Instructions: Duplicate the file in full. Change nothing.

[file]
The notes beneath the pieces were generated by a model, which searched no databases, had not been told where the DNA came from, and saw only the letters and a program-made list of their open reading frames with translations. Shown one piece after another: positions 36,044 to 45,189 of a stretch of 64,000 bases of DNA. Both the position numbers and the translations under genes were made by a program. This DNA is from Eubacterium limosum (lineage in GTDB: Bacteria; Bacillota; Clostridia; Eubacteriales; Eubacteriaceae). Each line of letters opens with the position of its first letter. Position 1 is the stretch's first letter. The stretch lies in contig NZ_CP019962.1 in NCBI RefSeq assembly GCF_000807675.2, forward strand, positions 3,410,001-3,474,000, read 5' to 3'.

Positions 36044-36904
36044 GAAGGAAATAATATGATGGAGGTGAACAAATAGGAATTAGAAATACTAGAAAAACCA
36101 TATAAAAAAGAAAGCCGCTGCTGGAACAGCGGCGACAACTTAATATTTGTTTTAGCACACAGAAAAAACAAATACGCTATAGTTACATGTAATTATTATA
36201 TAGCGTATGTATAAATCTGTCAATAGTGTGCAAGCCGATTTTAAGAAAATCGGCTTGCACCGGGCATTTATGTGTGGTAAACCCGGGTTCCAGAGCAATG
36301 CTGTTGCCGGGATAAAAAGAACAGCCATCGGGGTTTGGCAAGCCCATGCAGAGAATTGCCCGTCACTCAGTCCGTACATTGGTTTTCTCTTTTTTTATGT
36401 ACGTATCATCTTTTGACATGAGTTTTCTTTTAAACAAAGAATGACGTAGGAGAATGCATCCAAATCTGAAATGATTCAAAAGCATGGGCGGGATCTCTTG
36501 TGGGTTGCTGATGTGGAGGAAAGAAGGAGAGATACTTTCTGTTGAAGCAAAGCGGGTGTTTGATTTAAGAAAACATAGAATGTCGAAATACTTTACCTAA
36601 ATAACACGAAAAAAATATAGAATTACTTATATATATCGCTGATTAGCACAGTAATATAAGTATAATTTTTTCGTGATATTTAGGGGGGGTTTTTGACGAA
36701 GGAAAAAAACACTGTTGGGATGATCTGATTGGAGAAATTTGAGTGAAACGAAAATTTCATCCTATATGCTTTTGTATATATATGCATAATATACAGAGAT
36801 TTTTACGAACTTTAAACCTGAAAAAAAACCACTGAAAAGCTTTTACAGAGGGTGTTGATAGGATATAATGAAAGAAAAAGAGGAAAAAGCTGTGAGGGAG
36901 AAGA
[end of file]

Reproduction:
The notes beneath the pieces were generated by a model, which searched no databases, had not been told where the DNA came from, and saw only the letters and a program-made list of their open reading frames with translations. Shown one piece after another: positions 36,044 to 45,189 of a stretch of 64,000 bases of DNA. Both the position numbers and the translations under genes were made by a program. This DNA is from Eubacterium limosum (lineage in GTDB: Bacteria; Bacillota; Clostridia; Eubacteriales; Eubacteriaceae). Each line of letters opens with the position of its first letter. Position 1 is the stretch's first letter. The stretch lies in contig NZ_CP019962.1 in NCBI RefSeq assembly GCF_000807675.2, forward strand, positions 3,410,001-3,474,000, read 5' to 3'.

Positions 36044-36904
36044 GAAGGAAATAATATGATGGAGGTGAACAAATAGGAATTAGAAATACTAGAAAAACCA
36101 TATAAAAAAGAAAGCCGCTGCTGGAACAGCGGCGACAACTTAATATTTGTTTTAGCACACAGAAAAAACAAATACGCTATAGTTACATGTAATTATTATA
36201 TAGCGTATGTATAAATCTGTCAATAGTGTGCAAGCCGATTTTAAGAAAATCGGCTTGCACCGGGCATTTATGTGTGGTAAACCCGGGTTCCAGAGCAATG
36301 CTGTTGCCGGGATAAAAAGAACAGCCATCGGGGTTTGGCAAGCCCATGCAGAGAATTGCCCGTCACTCAGTCCGTACATTGGTTTTCTCTTTTTTTATGT
36401 ACGTATCATCTTTTGACATGAGTTTTCTTTTAAACAAAGAATGACGTAGGAGAATGCATCCAAATCTGAAATGATTCAAAAGCATGGGCGGGATCTCTTG
36501 TGGGTTGCTGATGTGGAGGAAAGAAGGAGAGATACTTTCTGTTGAAGCAAAGCGGGTGTTTGATTTAAGAAAACATAGAATGTCGAAATACTTTACCTAA
36601 ATAACACGAAAAAAATATAGAATTACTTATATATATCGCTGATTAGCACAGTAATATAAGTATAATTTTTTCGTGATATTTAGGGGGGGTTTTTGACGAA
36701 GGAAAAAAACACTGTTGGGATGATCTGATTGGAGAAATTTGAGTGAAACGAAAATTTCATCCTATATGCTTTTGTATATATATGCATAATATACAGAGAT
36801 TTTTACGAACTTTAAACCTGAAAAAAAACCACTGAAAAGCTTTTACAGAGGGTGTTGATAGGATATAATGAAAGAAAAAGAGGAAAAAGCTGTGAGGGAG
36901 AAGA